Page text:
The Great Debate

Insider traders are still trying to get it right

Sylvester Stallone once told an interviewer about advice he got from Carl Icahn when they were discussing investments. “The dumbest guy on Wall Street is smarter than you,” Icahn warned him. “Keep your money in the bank.”

The stories behind the scores of insider trading convictions since 2007 make me think Icahn might have been wrong.

Three more Wall Street types were busted this week for running an insider trading scheme that spanned five years and involved over a dozen corporate secrets. Their modus operandi — passing information from lawyer to middleman to trader — was almost identical to the one used by Matthew Kluger, Kenneth Robinson, and Garrett Bauer, who were arrested in 2011.

In a cinematic twist on detection avoidance, the middleman in this week’s case destroyed evidence by eating the Post-it notes and napkins on which he wrote company names, according to the criminal complaint. Apparently this didn’t work any better than the throwaway phones Kluger, Robinson, and Bauer used when they attempted to avoid detection.

The Kluger/Robinson/Bauer case might be worth some study for the next group of guys who want to cheat honest investors and not get caught.

America’s insider-trading trials have a heavy purpose

Since Raj Rajaratnam was arrested in late 2009, federal agents have swept up more than 60 hedge fund employees, consultants, and corporate managers in the largest insider-trading crackdown in history. Most of those arrested are now in or on their way to prison for sentences generally measured in years.

The sweep already dwarfs the cathartic closure to the 1980s, when a couple dozen high-profile convictions and guilty pleas were won. But it looks like prosecutors still have plenty of work to do. In February, U.S. Attorney Preet Bharara disclosed that 240 more investigations are ongoing, and it’s likely that prosecutors will file charges against half of the people being investigated. If the mostly short prison sentences of the 1990s – many less than a year – provided a deterrent, it didn’t last long.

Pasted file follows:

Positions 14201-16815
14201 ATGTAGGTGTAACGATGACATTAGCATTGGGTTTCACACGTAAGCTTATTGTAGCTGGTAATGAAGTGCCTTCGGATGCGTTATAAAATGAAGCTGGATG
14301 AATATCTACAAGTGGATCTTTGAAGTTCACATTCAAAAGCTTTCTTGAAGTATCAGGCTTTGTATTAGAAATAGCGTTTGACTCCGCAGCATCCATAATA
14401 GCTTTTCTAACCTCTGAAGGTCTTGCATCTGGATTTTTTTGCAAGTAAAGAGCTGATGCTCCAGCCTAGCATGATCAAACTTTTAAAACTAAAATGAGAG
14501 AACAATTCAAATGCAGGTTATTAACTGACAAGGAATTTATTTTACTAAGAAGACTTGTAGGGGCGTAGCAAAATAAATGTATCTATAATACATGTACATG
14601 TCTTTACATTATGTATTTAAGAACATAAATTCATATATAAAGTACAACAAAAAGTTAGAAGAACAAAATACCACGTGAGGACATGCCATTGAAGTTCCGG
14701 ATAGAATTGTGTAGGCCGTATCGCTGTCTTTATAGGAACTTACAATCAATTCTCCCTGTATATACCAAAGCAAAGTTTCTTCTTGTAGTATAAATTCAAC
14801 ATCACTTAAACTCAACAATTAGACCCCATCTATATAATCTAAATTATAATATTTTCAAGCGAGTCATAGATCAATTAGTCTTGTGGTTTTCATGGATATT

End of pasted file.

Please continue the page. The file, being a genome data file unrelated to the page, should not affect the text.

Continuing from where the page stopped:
But not everyone thinks criminal prosecution of insider trading is the way to go. The Rajat Gupta trial has brought the insider-trading apologists, not to mention Gupta’s friends, out in force. Columnists in both Slate and Forbes argue that the government should have pursued its case against Gupta with civil charges instead. Either they are new to the case or they somehow overlooked the fact that it was Gupta who sued the government to upgrade his case from civil to criminal proceedings. He wanted his day in front of a jury, and he got it.

How to stop the Whac-a-Mole of insider trading

Preet Bharara’s work rooting out insider trading is good news for U.S. investors, as long as you’re not one of the 240 people being investigated. But until governments tackle insider trading on a global basis, it’s like playing Whac-A-Mole. If your business model includes insider trading, you can pop up in Hong Kong or London almost as easily as Tokyo and Shanghai without much fear of prosecution.

That number — 240 people — is shocking. Prosecutors already have 57 convictions or guilty pleas since Raj Rajaratnam was arrested in October 2009, dozens more than during the Wall Street scandals of the 1980s. Bharara told the New York City Bar Association that insider trading on Wall Street was rampant. Rengan Rajaratnam, Raj’s brother, encapsulated the culture cynically but perfectly. Optimistic about his efforts to recruit a McKinsey consultant to their gang, he said to Raj, “Scumbag. Everybody is a scumbag.”

Alan Greenspan once famously said that the “market” would sort out financial fraudsters — regulators weren’t needed. Now we know the market actually includes quite a number of fraudsters who don’t seem to mind doing business with one another at all.

from Commentaries:

Wall Street may find itself on the hook

Sometimes legal fishing expeditions pay off.

A year ago, a Connecticut hedge fund sued UBS, contending that it knowingly sold toxic mortgage-backed securities to institutional investors but never disclosed that information.

At the time, the accusation by the fund, Pursuit Partners, seemed intriguing. But because the complaint lacked any sign that it had the beef to back up its potentially explosive claim, the litigation all but fell off the radar screen.

Now, it appears the hedge fund managers were onto something, thanks to a Connecticut state judge's decision to allow Pursuit's lawyers to get limited access to some of UBS' internal emails.